Updated: Mar 30, 2020
The Importance of Sleep and Recovery to Athletic Performance
Many athletes would say they “eat, sleep, and breathe” their sport, however many also neglect one of those very important components, sleep! The amount and quality of sleep an athlete gets can be the difference between a good training session and a poor one, a win or a loss, just based on the slightest decline in split-second decision making and concentration. Lack of sleep can also lead to mood disturbance, learning, cognition, and decreased immune function.
The average adult requires 7-9 hours of sleep a night, where most adolescent athletes require a minimum of 9 hours of sleep. A study done on basketball players showed that getting an increased amount of sleep lead to faster sprint times, and increased accuracy on free throws. Their moods were significantly increased, and their fatigue was decreased. Adolescents face other distractions from sleep that can also harm them, including technology screens, social distractions, and academic stress. This typically results in more sleep on weekends, and less during the weeks. Establishing a scheduled sleep and wake time can improve the sleep and recovery patterns for adolescent athletes.
Exercise depletes energy, increases dehydration, and causes muscle breakdown. Having proper nutrition and hydration is only one piece of the puzzle to repair muscle and regain energy. What you do at night, prior to and following athletic activity, determines how well your body can rebuild muscle and restore energy. Research suggests that sleep deprivation can cause a decrease in the production of glycogen and storage of carbohydrates, which are used for energy during physical performance. Protein synthesis can also be hampered by a lack of adequate sleep, which will decrease the ability to repair and rebuild muscle. These things combined can lead to increased fatigue and low energy, which may produce consequences at game time.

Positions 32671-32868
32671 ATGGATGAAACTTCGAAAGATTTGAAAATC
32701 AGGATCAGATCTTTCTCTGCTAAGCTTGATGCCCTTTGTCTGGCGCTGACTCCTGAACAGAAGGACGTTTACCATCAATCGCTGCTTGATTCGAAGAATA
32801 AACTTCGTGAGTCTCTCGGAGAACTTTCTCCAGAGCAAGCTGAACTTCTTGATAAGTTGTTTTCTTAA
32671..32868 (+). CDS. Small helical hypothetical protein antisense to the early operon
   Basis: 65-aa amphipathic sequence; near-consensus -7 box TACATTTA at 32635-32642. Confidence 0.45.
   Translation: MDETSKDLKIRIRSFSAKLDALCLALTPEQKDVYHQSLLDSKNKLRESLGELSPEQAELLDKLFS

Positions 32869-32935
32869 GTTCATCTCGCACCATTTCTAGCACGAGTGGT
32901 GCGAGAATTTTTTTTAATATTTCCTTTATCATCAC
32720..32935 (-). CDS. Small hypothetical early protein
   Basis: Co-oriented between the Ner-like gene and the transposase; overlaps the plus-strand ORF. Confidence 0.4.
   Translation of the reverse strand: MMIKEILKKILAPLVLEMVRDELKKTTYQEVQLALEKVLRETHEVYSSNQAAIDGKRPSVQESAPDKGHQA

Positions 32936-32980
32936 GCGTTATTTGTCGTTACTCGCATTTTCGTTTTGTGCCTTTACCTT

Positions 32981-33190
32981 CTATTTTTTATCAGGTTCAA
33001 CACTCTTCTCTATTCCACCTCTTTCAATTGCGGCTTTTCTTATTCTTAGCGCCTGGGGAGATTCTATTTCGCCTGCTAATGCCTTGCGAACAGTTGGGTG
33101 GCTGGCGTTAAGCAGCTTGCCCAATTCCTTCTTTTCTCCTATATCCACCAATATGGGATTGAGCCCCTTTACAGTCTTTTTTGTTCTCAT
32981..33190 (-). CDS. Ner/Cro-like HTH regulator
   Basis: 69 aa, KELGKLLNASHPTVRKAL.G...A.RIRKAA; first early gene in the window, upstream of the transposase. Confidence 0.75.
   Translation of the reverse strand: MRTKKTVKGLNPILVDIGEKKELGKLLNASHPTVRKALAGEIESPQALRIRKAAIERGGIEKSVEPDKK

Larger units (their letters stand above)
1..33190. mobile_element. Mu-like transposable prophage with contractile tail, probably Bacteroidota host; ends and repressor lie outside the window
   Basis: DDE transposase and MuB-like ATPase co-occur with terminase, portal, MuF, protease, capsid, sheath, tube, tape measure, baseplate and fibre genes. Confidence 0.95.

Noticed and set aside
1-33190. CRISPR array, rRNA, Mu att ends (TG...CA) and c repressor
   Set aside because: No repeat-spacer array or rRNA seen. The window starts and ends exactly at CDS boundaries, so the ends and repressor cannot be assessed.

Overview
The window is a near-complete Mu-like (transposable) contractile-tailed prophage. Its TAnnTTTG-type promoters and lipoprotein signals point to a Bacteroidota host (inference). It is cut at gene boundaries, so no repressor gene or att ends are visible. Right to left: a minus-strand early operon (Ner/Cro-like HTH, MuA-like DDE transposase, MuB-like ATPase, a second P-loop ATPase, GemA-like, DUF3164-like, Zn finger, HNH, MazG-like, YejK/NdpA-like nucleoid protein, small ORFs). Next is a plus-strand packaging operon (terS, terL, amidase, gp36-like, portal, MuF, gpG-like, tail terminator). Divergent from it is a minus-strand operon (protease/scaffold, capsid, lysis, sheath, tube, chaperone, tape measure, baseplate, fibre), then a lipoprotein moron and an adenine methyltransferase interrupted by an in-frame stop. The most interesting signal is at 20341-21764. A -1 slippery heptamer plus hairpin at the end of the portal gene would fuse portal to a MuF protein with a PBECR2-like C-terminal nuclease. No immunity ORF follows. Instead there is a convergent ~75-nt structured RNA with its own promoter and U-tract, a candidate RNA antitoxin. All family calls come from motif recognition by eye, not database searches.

Proper sleep can lead to increased speed, endurance, accuracy, and overall performance. Recognizing barriers to getting proper sleep and following recommended sleep guidelines can help athletes improve their performance in all areas of their lives, not just athletically.
· Decreased sleep quality and quantity can decrease performance
· Adolescents require a minimum of 9 hours of sleep each night
· To create optimum sleep, follow an established sleep routine
· Implement a “wind-down” routine, including no screen time, reading and stretching or meditation
· With proper sleep, you’ll be faster, increase strength and endurance, and boost coordination and reaction time
Blog information from: Megan Mercer MS, LAT, ATC - Walnut Grove HS in Loganville, GA